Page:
California is one of the few states that has passed significant gun control legislation since the tragic shooting at Sandy Hook Elementary School.
Saturday will mark one year since the tragedy. With another school shooting in Colorado Friday, gun control advocates said there's still more work to do.
"We're always fighting that tide," said Shikha Hamilton of the California Brady Campaign to Prevent Gun Violence. "Here in California we've passed significant legislation and that's all that matters."
Nearly a dozen new laws have passed in California since Newtown to restrict access to guns. But nationally of the 109 laws passed by states, 70 or two-thirds actually loosen restrictions on gun ownership, while 39 make owning a gun more difficult.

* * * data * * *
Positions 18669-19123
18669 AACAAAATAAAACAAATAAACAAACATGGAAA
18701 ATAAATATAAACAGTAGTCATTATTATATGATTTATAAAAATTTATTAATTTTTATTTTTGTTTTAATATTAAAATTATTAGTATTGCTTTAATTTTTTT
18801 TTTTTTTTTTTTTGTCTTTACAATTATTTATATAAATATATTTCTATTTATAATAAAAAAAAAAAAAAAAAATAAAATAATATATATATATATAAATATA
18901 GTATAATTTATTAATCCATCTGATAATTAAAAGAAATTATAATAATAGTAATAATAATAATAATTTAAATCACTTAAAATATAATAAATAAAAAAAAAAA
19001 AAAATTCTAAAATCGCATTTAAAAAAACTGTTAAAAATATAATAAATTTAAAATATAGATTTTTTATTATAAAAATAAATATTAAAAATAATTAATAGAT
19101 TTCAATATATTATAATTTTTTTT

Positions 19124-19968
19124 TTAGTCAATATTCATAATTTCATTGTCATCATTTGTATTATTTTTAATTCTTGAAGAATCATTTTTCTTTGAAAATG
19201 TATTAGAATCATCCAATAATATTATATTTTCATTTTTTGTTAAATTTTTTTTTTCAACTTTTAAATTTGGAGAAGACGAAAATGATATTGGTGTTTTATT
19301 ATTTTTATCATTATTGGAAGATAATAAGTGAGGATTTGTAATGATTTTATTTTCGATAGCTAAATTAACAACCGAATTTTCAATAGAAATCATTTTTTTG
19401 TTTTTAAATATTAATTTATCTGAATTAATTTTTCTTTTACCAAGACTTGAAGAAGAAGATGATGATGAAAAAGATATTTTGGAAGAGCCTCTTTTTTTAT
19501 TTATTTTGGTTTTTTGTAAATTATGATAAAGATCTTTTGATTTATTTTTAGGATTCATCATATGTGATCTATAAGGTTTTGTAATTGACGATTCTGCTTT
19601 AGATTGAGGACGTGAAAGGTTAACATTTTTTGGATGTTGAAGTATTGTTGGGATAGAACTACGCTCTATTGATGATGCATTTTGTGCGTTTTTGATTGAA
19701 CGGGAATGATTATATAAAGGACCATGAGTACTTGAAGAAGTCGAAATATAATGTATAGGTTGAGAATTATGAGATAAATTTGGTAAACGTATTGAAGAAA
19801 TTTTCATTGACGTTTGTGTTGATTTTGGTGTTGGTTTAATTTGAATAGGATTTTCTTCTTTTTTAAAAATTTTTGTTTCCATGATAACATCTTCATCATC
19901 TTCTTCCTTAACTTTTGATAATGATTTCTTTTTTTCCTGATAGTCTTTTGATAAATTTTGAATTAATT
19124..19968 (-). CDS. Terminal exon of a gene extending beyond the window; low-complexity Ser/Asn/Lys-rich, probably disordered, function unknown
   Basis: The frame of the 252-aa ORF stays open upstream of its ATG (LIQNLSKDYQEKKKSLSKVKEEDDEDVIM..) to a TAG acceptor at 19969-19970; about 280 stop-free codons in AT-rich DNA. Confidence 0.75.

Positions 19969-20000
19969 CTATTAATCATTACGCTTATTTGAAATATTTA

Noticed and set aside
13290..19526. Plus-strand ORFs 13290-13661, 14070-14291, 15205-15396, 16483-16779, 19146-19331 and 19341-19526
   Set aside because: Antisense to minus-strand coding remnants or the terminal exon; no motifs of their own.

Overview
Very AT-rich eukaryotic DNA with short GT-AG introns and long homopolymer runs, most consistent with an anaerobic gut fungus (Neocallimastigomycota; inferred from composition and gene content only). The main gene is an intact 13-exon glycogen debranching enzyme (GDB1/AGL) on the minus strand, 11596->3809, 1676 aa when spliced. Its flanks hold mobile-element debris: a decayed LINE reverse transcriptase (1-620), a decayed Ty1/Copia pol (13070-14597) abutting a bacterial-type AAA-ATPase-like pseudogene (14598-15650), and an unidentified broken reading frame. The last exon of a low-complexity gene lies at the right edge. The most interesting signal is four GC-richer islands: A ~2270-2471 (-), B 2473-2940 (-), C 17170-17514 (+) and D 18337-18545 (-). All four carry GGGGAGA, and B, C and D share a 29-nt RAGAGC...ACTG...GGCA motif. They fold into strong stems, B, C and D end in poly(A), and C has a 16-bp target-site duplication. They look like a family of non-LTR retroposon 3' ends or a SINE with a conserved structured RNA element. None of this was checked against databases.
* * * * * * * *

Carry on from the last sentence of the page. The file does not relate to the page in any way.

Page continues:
"Senseless violence is just that, senseless," said Brenda Grisham, mother of a shooting victim. "And a lot of people think there's nothing that can be done. Cause a lot of people think there's nothing you can do."
Brisham lost her 17-year-old son to gun violence in Oakland three years ago. She's one of five women with sons or brothers killed on Oakland streets who just returned from Washington, D.C., where they were pushing members of Congress to pass a law requiring universal background checks.
"We are honoring our loved ones with action," said Stacy Hogg, sister of a shooting victim. "And to do something about what's going on in our city."